I like to put my upright spars where the outer horizontals were, and put those on the back side of the kite upside-down. This configuration always gives me the best control possible. Oh, and don't forget to reverse the polarity of the middle horizontal.
Welcome -- get out and fly. The more you fly, the better you get. The better you get, the more fun you have. The more fun you have, the more kites you get. The more kites you have, the more you fly. The more you fly........the more obsessed you become. Welcome to the darkside.
Learning to fly any quad-line kite can be very difficult if you don't have someone to help you learn. You may have the same problems learning on a Rev, even though it is more forgiving to the beginner. Don't give up on quads in general just because it's hard to learn. When I first started, you would probably look at me and say "He's pathetic". I learned mostly on my own with a home-made quad which would give even a seasoned pro a hard time for a minute, until he got used to its flying characteristics.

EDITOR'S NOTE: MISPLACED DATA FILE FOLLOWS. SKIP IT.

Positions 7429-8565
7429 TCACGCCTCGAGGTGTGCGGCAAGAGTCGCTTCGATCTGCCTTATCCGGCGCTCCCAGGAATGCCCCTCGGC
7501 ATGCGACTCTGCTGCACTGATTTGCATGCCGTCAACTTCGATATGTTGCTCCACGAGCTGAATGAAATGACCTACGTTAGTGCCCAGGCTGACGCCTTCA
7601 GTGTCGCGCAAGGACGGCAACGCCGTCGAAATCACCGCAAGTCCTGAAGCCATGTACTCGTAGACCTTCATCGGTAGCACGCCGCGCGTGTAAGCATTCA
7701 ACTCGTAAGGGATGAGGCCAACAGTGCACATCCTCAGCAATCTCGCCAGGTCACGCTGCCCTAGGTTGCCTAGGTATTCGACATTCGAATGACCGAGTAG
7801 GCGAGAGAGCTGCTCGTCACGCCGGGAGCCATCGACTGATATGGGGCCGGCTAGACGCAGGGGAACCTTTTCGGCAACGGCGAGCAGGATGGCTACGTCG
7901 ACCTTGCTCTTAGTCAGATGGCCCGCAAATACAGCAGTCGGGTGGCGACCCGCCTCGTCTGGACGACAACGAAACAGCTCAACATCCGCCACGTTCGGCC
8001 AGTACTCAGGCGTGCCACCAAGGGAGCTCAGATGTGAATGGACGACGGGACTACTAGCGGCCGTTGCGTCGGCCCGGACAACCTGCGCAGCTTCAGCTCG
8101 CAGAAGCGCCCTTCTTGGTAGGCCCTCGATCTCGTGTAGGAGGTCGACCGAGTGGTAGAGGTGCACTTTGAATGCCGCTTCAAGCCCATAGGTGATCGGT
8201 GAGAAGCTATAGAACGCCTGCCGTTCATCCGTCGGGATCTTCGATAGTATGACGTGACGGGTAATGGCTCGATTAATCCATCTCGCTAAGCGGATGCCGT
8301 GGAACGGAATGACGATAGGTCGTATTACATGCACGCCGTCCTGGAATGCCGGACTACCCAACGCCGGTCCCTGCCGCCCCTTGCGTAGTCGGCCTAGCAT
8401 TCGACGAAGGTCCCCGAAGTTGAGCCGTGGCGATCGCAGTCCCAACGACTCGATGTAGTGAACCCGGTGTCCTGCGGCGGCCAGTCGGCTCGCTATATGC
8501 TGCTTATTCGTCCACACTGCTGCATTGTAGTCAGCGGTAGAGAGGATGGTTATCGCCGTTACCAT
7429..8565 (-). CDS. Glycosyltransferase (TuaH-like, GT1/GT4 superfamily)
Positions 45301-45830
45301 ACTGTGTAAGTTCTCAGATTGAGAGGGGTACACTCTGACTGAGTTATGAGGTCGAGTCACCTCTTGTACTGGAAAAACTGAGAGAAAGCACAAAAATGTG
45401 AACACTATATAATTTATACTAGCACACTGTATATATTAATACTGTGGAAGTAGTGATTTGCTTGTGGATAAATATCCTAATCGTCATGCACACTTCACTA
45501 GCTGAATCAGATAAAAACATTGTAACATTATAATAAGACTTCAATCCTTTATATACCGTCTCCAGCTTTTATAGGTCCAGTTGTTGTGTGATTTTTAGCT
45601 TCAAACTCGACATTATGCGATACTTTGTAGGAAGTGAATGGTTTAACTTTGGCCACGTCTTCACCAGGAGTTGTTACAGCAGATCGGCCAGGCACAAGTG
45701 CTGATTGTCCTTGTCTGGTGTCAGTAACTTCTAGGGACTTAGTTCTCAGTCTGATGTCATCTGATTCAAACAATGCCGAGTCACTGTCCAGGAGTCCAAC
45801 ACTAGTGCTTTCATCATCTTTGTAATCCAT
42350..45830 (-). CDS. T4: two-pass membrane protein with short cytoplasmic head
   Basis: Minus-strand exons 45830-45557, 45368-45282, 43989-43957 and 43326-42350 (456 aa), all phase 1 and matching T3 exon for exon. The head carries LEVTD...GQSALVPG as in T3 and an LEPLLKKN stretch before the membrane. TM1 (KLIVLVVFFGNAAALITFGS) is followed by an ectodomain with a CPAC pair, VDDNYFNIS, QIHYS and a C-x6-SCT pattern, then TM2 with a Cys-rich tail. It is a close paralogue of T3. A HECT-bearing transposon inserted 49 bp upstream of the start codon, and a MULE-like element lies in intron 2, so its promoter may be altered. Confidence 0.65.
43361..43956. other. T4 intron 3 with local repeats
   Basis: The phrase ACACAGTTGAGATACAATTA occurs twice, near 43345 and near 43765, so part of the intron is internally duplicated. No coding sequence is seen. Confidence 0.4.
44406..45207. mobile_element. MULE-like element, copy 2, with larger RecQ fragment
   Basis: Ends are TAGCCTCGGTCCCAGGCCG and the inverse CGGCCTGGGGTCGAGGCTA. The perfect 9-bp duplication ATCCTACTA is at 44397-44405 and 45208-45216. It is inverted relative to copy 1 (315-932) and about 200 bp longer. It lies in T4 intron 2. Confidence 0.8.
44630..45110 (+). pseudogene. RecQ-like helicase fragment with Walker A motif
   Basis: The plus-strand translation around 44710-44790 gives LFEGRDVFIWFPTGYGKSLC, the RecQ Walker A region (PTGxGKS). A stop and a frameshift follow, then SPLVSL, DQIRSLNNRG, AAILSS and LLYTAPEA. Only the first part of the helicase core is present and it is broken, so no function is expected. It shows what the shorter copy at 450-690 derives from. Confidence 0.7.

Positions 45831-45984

Find someone in your area or travel to the nearest kite fests being held throughout the country this summer, (there will probably be two or three within reasonable driving distance), and let the flyers there lend a you hand. Most kite fliers are very friendly and will help you because they want to.
Stick with it. You will soon have a "breakthrough" moment and gain control; then the real fun part of the learning curve begins.
Good luck, good flying, and welcome to the dark side!
Tighten the bungees at the ends of the leading edge, in 1/4" increments at both ends equally, until the leading edge stays stretched. If the leading edge is not centered, tighten the end where it sticks out more until symmetry is achieved. Do this with the verticals removed, adjust, install verticals, fly, repeat until desired result is achieved. This may be done on the field; I tend to make adjustments of any kind on the field so I may check the change immediately.
The kite itself is colorfast. Be careful what the bridle touches when it is wet, the dye from bridle lines does bleed frequently, especially red. Don't roll up a light-colored kite if it is wet and has a dark bridle until you check with your fingers or paper towel or cloth to test colorfastness. (Is that a word?)